Data Source: NSSO,2002

Cooking Energy
30% of total primary energy use Predominantly biomass used in chulha Efficiency low ~ 10% Indoor Air pollution- health impact Transition to convenient fuels with income Improved Chulha

Technology options

Improved Chulha Solar Cooker flat plate box type Scheffler cooker Biogas Cooking Biomass Gasifier Scheffler Cooker

Kitchen

Solar Cooking
Tirumala(Tirupati) 4 T/day of steam food for 15000 people Solar parabolic Concentrators Solar cooking Suitable for Institutions/ Community kitche Householdsdifficult change in cooking habits Army mess, Ladakh

Thermal Applications
Steel Reheating Furnace Raipur Investment 37.5 lakhs, Annual savings 30 lakhs , Simple Payback period 1.25 years, IRR 80% (IITB, Cosmos) (Rice Husk, wood) 1.25 Mkcals/hr NARI, Sugarcane Leaves, Bagasse, Ceramic Tile furnace 0.25 Mkcals/hr Silk Drying TERI, payback period 2.5 years Carbon Dioxide Manufacture

Steel Rolling Mill Reheating Furnace Raipur 1.25 Mkcal/hr

Silk Drying TERI

Solar Thermal Heating


Fresnel Paraboloid Reflector with point focus(Two axis tracking) ,110 -200C possible. Mahananda Dairy Latur 160 m2 unit installed , 30 lakhs investment, 4.6 lakhs annual saving Hospital 20 beds,16 m2,1000 lpd 1.6 lakh,SPP 3.2 years,CSE Rs 2.68/kWh Hotel ,30 rooms,34 m2, 2125lpd, 3.4 lakh,SPP 3.9 years, CSE Rs 3.31/kWh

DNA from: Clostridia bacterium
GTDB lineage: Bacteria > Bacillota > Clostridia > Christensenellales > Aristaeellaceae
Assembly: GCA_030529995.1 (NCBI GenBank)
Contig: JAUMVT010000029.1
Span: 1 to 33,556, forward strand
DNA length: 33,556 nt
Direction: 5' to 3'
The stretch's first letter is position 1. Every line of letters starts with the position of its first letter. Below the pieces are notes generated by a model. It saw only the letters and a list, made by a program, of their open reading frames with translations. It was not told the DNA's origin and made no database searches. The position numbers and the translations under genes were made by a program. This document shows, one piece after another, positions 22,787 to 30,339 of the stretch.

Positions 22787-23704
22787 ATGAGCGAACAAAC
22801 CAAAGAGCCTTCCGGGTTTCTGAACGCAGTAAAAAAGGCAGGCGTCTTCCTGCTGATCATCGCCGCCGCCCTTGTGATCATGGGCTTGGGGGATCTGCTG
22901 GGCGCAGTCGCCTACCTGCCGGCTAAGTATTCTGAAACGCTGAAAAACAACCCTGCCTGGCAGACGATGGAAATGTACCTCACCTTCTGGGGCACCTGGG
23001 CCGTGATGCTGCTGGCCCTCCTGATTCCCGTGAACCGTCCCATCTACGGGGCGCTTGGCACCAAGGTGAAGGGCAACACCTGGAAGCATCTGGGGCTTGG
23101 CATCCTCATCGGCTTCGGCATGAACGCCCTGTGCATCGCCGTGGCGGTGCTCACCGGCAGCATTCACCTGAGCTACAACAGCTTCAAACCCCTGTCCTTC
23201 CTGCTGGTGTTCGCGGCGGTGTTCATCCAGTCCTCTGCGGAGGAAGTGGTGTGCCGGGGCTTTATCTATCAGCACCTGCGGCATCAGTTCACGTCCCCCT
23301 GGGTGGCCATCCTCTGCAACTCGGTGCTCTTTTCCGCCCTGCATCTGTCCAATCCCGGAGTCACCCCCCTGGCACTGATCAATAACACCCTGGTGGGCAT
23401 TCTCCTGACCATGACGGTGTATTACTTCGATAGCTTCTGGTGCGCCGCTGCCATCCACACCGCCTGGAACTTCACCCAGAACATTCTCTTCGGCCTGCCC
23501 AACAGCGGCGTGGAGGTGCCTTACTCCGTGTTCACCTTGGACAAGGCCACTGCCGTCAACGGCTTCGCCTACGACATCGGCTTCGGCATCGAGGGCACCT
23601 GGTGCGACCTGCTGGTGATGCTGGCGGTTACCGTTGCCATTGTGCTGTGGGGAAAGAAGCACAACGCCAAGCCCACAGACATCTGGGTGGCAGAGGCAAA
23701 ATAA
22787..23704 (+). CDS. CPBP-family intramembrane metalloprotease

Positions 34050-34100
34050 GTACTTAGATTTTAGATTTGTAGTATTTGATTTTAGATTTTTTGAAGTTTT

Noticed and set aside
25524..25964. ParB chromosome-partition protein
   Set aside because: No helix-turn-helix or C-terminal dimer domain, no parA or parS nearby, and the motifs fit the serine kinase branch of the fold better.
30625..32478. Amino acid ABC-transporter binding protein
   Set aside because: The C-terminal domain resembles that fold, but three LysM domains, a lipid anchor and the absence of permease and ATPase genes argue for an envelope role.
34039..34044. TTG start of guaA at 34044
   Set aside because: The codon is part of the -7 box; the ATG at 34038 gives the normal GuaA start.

ARUN160 Mahananda Dairy, Latur

Comparison of Renewable Hydrogen Methods


PVHydrogen 1094 2.9 2.3 51.4 WECSSMR Hydrogen 381 48 0.9 10.4 11.5 12.8 0.6 192

Cost (Rs/kg) Emissions (kg CO2/kg H2) Net Energy Ratio Primary Energy Consumption (MJ/kg H2)

Conclusions

Modern Renewables low share, high potential Solar Thermal for low grade heat almost cost effective, Biomass thermal applications Wind, Small Hydro power cost effective Most renewables subsidised, policy support Growth rates in renewables high 20-25% per year. Can the growth sustain? Will capital cost reductions occur? Market penetration Strategies? Mainstreaming of renewables

References

World Energy Assessment Energy & the Challenge of Sustainability,UNDP, 2000, AKNReddy,R H Williams, T. Johannson,Energy After RioProspects and Challenges-,UNDP, 1997, New York. MNES Annual Report, 2005-2006, March 2006 Integrated Energy Policy Report, Planning Commission, 2006 Martinot, REN 21 Renewables 2005 Global Status Report, Washington DC and Global Update Parikh, P. P., Biomass Gasifier Based Thermal Application Package For Steel Re-rolling Mill Furnaces MNES (2002) S.P.Sukhatme, Solar Energy, Tata McGraw Hill, Delhi,1997 Banerjee, Comparison of DG options, Energy Policy, 2006 Manish, Pillai, Banerjee, Sustainability analysis of renewables, Energy for Sustainable Development , December 2006